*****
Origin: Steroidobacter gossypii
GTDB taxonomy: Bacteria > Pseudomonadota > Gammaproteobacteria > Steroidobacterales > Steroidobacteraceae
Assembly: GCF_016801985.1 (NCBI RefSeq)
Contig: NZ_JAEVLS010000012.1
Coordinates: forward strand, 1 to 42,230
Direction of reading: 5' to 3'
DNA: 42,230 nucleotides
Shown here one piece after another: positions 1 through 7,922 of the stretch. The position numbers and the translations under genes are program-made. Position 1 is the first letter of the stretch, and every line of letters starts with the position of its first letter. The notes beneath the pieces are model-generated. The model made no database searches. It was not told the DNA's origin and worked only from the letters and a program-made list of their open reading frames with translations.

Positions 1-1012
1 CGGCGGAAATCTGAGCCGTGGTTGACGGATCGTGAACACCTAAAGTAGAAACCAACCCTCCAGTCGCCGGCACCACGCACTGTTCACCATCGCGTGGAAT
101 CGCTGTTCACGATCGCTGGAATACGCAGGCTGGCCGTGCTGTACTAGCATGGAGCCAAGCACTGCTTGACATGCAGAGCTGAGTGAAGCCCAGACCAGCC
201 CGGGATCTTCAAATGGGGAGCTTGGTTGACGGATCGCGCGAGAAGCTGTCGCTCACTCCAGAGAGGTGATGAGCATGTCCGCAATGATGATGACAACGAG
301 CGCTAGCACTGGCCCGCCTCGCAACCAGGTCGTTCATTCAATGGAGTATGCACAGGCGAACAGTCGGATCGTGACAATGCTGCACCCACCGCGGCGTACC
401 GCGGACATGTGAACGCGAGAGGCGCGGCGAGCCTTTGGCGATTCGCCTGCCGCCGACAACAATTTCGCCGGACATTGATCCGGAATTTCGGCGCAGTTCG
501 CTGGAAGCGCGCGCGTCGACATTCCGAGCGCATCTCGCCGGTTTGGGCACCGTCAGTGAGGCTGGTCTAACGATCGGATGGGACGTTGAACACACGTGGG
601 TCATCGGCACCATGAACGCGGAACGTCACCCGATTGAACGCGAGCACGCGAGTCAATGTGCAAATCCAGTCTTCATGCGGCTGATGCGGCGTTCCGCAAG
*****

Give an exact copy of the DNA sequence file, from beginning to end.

Origin: Steroidobacter gossypii
GTDB taxonomy: Bacteria > Pseudomonadota > Gammaproteobacteria > Steroidobacterales > Steroidobacteraceae
Assembly: GCF_016801985.1 (NCBI RefSeq)
Contig: NZ_JAEVLS010000012.1
Coordinates: forward strand, 1 to 42,230
Direction of reading: 5' to 3'
DNA: 42,230 nucleotides
Shown here one piece after another: positions 1 through 7,922 of the stretch. The position numbers and the translations under genes are program-made. Position 1 is the first letter of the stretch, and every line of letters starts with the position of its first letter. The notes beneath the pieces are model-generated. The model made no database searches. It was not told the DNA's origin and worked only from the letters and a program-made list of their open reading frames with translations.

Positions 1-1012
1 CGGCGGAAATCTGAGCCGTGGTTGACGGATCGTGAACACCTAAAGTAGAAACCAACCCTCCAGTCGCCGGCACCACGCACTGTTCACCATCGCGTGGAAT
101 CGCTGTTCACGATCGCTGGAATACGCAGGCTGGCCGTGCTGTACTAGCATGGAGCCAAGCACTGCTTGACATGCAGAGCTGAGTGAAGCCCAGACCAGCC
201 CGGGATCTTCAAATGGGGAGCTTGGTTGACGGATCGCGCGAGAAGCTGTCGCTCACTCCAGAGAGGTGATGAGCATGTCCGCAATGATGATGACAACGAG
301 CGCTAGCACTGGCCCGCCTCGCAACCAGGTCGTTCATTCAATGGAGTATGCACAGGCGAACAGTCGGATCGTGACAATGCTGCACCCACCGCGGCGTACC
401 GCGGACATGTGAACGCGAGAGGCGCGGCGAGCCTTTGGCGATTCGCCTGCCGCCGACAACAATTTCGCCGGACATTGATCCGGAATTTCGGCGCAGTTCG
501 CTGGAAGCGCGCGCGTCGACATTCCGAGCGCATCTCGCCGGTTTGGGCACCGTCAGTGAGGCTGGTCTAACGATCGGATGGGACGTTGAACACACGTGGG
601 TCATCGGCACCATGAACGCGGAACGTCACCCGATTGAACGCGAGCACGCGAGTCAATGTGCAAATCCAGTCTTCATGCGGCTGATGCGGCGTTCCGCAAG